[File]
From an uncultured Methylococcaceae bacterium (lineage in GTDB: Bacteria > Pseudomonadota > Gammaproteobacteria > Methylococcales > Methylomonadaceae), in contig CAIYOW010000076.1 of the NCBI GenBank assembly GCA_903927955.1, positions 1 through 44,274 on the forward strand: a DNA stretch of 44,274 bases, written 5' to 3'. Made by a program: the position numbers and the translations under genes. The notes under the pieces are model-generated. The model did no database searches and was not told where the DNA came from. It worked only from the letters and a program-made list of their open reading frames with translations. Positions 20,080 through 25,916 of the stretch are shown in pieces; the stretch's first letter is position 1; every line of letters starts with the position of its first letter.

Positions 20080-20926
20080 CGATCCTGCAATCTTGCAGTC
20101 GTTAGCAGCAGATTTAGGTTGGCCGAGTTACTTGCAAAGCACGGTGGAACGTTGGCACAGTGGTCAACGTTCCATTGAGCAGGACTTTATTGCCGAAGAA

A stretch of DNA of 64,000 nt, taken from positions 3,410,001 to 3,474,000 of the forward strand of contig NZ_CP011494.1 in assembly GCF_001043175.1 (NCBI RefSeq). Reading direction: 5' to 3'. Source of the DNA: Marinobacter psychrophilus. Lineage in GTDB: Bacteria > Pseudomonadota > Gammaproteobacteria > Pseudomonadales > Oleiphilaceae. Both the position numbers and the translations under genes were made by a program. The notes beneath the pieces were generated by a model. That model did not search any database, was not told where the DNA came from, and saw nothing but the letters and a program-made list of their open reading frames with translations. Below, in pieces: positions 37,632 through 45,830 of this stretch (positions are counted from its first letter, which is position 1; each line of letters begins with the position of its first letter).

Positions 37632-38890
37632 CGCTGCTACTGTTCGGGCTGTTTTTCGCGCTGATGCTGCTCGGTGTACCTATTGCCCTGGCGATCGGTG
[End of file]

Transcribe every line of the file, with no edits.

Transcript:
From an uncultured Methylococcaceae bacterium (lineage in GTDB: Bacteria > Pseudomonadota > Gammaproteobacteria > Methylococcales > Methylomonadaceae), in contig CAIYOW010000076.1 of the NCBI GenBank assembly GCA_903927955.1, positions 1 through 44,274 on the forward strand: a DNA stretch of 44,274 bases, written 5' to 3'. Made by a program: the position numbers and the translations under genes. The notes under the pieces are model-generated. The model did no database searches and was not told where the DNA came from. It worked only from the letters and a program-made list of their open reading frames with translations. Positions 20,080 through 25,916 of the stretch are shown in pieces; the stretch's first letter is position 1; every line of letters starts with the position of its first letter.

Positions 20080-20926
20080 CGATCCTGCAATCTTGCAGTC
20101 GTTAGCAGCAGATTTAGGTTGGCCGAGTTACTTGCAAAGCACGGTGGAACGTTGGCACAGTGGTCAACGTTCCATTGAGCAGGACTTTATTGCCGAAGAA

A stretch of DNA of 64,000 nt, taken from positions 3,410,001 to 3,474,000 of the forward strand of contig NZ_CP011494.1 in assembly GCF_001043175.1 (NCBI RefSeq). Reading direction: 5' to 3'. Source of the DNA: Marinobacter psychrophilus. Lineage in GTDB: Bacteria > Pseudomonadota > Gammaproteobacteria > Pseudomonadales > Oleiphilaceae. Both the position numbers and the translations under genes were made by a program. The notes beneath the pieces were generated by a model. That model did not search any database, was not told where the DNA came from, and saw nothing but the letters and a program-made list of their open reading frames with translations. Below, in pieces: positions 37,632 through 45,830 of this stretch (positions are counted from its first letter, which is position 1; each line of letters begins with the position of its first letter).

Positions 37632-38890
37632 CGCTGCTACTGTTCGGGCTGTTTTTCGCGCTGATGCTGCTCGGTGTACCTATTGCCCTGGCGATCGGTG